At this time it seemed, quite simply, that everything was possible and that anything could be made to happen. There was a growing enthusiasm for experimentation. Together with Friedrich Gulda, Paul and Limpe Fuchs of Anima tried out the most outrageous instruments (remember the “Fuchs-horn”?). The avant-garde journeys to the edge of the musical universe undertaken by Limbus 3 or 4 were, to some extent, anti-commercial out of necessity. Unlike other groups working in similar areas, they made their own life twice as difficult by refusing to use electronic sound machines such as the mellotron or the synthesiser. They preferred to spend their money on exotic instruments like the faray, the tsikadraha and the valiha. None of them ever really mastered these instruments, but they felt that the sound of their names alone was cool enough…

Checkpoint Charlie’s first album “Grüß Gott Mit Hellem Klang” (“Greetings with ringing tones”) sought to provoke with pornographic and blasphemous lyrics (Has anyone ever listened to it all the way through?). Ton Steine Scherben agitated with “Macht Kaputt Was Euch Kaputt Macht” (“Destroy that which is destroying you”), or by demanding free public transport, “Nulltarif”, on one of their records (Schwarzfahrerproduktion= “Fare-dodger production”, Berlin).

Artists such as Deuter, Peter Michael Hamel, Popol Vuh, etc. brought meditative, often oriental elements into Krautrock, and finally disappeared into seventh heaven or various other n-dimensional worlds at the end of the 70s, happily leaving an ever-expanding New Age society behind them.

Tangerine Dream called their first album “Electronic Meditation”; however, “Reise Durch Ein Brennendes Gehirn” (“Journey through a burning brain”), the title of one of the songs on the Ohr album, sounds anything but meditative. Rolf Ulrich Kaiser ’s Kosmische Kuriere (“Cosmic Couriers”) didn’t bother with meditation before whizzing off directly into the cosmos. Ash Ra Tempel were regarded as the ultimate acid band: they even recorded an LP in Switzerland, entitled “Seven Up”, with the arch-guru of LSD, Timothy Leary.

Embryo – an experimental jazz band centred around Christian Burchard – were already integrating ethnic influences from Arabia, India and other distant lands, long before the term ‘ethno-rock’ was invented. Later on, Embryo – together with a number of bands and artists with whom they were friends, such as Missus Beastly, Munju and Checkpoint Charlie – founded the autonomous left-wing record label April. The label’s name was subsequently changed to Schneeball (“Snowball”) for legal reasons.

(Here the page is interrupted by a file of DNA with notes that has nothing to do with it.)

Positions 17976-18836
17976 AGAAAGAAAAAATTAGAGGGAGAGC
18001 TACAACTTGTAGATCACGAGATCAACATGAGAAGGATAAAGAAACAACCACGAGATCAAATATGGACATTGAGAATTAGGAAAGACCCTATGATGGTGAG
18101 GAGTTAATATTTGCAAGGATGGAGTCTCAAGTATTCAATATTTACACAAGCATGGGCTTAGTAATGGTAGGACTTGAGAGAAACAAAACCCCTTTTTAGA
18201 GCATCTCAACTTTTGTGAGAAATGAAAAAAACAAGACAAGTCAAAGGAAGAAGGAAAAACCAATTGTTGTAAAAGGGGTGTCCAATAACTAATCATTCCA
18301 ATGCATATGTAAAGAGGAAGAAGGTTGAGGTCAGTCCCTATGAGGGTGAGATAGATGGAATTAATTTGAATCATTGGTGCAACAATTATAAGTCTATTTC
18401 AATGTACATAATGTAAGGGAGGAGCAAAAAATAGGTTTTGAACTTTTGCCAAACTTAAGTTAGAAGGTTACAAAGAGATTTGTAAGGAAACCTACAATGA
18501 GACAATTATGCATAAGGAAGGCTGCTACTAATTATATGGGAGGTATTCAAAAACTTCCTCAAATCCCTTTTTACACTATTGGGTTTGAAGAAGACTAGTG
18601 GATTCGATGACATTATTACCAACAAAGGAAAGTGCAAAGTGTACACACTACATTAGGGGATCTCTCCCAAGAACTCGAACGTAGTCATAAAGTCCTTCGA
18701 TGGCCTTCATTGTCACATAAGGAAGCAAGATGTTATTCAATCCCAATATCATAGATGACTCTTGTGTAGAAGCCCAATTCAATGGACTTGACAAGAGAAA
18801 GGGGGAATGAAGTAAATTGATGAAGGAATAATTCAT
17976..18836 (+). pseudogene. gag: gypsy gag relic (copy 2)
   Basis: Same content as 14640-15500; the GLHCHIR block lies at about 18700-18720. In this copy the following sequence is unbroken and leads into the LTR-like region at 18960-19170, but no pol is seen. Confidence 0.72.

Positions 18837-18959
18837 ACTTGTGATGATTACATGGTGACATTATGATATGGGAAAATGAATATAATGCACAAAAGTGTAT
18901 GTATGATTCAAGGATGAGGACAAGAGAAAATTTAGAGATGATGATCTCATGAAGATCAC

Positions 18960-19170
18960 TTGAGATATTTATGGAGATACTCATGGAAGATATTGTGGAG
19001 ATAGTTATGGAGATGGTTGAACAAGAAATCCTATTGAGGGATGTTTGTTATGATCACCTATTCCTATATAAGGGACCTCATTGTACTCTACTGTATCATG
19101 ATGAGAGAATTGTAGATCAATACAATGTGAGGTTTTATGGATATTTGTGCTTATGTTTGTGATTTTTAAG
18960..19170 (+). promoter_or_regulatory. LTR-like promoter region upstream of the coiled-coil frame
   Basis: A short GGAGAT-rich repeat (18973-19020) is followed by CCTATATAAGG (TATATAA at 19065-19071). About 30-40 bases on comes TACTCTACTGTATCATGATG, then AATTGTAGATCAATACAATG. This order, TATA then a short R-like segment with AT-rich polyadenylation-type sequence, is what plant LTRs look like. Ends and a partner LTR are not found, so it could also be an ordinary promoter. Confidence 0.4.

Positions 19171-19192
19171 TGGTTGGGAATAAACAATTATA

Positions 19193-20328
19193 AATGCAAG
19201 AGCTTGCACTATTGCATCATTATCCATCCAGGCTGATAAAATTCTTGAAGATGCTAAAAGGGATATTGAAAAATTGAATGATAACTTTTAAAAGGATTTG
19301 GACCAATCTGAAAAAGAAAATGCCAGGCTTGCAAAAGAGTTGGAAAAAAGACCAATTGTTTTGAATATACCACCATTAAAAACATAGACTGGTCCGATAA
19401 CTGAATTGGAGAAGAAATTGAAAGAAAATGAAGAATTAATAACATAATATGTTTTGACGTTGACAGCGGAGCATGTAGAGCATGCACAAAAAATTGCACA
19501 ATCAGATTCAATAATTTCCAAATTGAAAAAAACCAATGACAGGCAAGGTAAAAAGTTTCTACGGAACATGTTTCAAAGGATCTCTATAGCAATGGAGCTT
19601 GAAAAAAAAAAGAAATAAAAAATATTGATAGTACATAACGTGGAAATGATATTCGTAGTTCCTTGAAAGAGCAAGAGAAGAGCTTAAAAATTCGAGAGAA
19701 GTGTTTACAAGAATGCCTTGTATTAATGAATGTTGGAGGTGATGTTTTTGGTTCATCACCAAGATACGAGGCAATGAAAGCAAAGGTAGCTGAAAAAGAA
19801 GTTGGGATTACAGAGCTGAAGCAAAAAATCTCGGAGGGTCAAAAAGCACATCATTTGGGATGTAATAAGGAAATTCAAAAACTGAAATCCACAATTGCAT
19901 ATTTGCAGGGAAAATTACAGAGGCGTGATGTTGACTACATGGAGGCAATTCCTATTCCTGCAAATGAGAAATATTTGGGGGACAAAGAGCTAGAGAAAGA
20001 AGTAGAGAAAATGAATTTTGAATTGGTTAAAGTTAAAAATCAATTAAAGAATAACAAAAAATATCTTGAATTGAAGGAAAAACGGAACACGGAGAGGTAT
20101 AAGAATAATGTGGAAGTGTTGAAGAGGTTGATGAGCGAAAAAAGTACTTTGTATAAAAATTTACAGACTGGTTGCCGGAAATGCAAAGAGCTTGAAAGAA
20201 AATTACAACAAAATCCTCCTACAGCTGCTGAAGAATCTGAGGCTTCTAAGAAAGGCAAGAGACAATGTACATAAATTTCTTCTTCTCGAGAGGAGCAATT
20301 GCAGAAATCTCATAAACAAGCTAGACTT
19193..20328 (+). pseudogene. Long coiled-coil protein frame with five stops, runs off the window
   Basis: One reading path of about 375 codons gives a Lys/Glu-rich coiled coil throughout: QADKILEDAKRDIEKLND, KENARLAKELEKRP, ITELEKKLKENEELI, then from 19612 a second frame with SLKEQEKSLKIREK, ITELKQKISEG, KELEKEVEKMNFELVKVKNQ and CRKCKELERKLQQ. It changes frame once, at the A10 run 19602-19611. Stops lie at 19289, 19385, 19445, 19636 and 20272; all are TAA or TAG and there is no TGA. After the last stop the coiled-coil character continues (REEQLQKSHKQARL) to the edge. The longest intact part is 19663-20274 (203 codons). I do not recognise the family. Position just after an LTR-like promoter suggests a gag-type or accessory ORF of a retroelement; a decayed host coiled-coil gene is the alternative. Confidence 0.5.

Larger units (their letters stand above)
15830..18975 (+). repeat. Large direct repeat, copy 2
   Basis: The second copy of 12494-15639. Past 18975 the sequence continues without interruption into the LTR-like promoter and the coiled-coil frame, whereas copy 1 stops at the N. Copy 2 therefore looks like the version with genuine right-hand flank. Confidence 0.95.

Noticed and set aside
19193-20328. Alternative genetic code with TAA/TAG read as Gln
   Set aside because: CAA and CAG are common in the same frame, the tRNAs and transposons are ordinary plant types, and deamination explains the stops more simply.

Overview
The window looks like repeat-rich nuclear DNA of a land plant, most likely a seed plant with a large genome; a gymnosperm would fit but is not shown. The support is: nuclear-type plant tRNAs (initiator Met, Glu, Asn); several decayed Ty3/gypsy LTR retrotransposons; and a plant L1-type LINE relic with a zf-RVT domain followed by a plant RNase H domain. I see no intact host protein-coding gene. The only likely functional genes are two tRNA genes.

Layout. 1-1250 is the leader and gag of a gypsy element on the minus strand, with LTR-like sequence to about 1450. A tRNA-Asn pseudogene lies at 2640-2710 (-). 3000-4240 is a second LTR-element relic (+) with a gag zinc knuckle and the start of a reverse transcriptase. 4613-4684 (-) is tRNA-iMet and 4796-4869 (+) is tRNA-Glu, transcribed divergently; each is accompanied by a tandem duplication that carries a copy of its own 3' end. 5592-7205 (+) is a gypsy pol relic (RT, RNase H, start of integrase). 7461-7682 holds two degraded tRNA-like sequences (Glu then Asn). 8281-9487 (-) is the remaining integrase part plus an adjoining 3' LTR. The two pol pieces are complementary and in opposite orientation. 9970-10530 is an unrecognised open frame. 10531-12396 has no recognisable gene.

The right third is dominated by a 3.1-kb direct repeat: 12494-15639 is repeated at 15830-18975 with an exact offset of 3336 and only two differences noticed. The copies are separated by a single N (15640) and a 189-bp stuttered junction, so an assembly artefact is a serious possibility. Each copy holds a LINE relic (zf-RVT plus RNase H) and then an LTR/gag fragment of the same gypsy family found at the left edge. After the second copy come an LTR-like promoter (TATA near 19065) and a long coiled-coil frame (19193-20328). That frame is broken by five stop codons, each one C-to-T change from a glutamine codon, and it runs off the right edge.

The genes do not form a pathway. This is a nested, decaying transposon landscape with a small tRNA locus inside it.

At that time, even jazz managed to achieve a degree of freedom from its own restrictions, integrating structures from Progressive Rock. Wolfgang Dauner (& Et Cetera) revealed themselves to be true masters of this art, producing several outstanding albums between 1969 and 1973, and intoning spicey jazz-ragas with an animated Siggi Schwab on sitar and guitar. After 1973, it was back to straight jazz or, more often than not, bland jazz-rock – de-spiced, as it were…

A combination of perplexity and greed soon led to the setting up, by every major German record label, of sub-labels which were run by long-haired talent scouts and which had names like Pilz, Brain, Ohr, Kuckuck, Bacillus or Zebra. The senior-level decision-makers valued their new colleagues about as highly as yesterday’s newspapers: after a few years of carnival licence which seldom, if ever, produced the hoped-for returns, the freaks were unceremoniously thrown out. What they left behind, however, was a vast amount of extremely peculiar German music which was sometimes difficult to digest, but seldom boring: namely, Krautrock.

From the mid-70s onwards, Krautrock was gradually absorbed by jazz-rock or funk-rock, whilst punk and German new wave were already emerging as the new things on the horizon. A few upright avant-gardists bravely kept the flag flying: The Einstürzenden Neubauten sang in celebration of the half-man, rather than the whole one; and “Mani Neumaier”, that eccentric and lovable Krautrocker of the first generation, is still fishing the Elektrolurch (“the electric newt”) out of the pond today.

These days, Krautrock has developed into a firmly established term for a defined musical genre, especially outside Germany; it is a term which is consciously quoted by musicians with reference to the sources and influences of their own creative works. Krautrock acts such as Kraftwerk, Can, Faust or Amon Düül II have huge reputations abroad, and the influence that they exert on certain contemporary artists is enormous. David Bowie himself cited the music of groups such as Kraftwerk, Neu! And Harmonia, as well as Conny Plank (the producer who died in 1987) as being essential sources of inspiration to him.

In the present-day record-collectors’ market, Krautrock, in its original sound formats, is keenly sought after, and represents one of the most expensive collecting areas of all. Ever-diminishing numbers of releases attract the powerful, ever-increasing demands of an international body of eager-to-purchase collectors and fans. Certain titles have more or less stopped surfacing altogether: buried deep in Japanese collections, for example, they become permanently removed from the market. Prices beyond the 100 or 200 EURO mark are therefore by no means unusual for rare Krautrock LPs. Original Krautrock pressings are not just specimens of peculiar music from an exciting era; rather, they have become, primarily, interesting investments. So it’s a lucky person who can spot the Krautrock treasures in his record collection.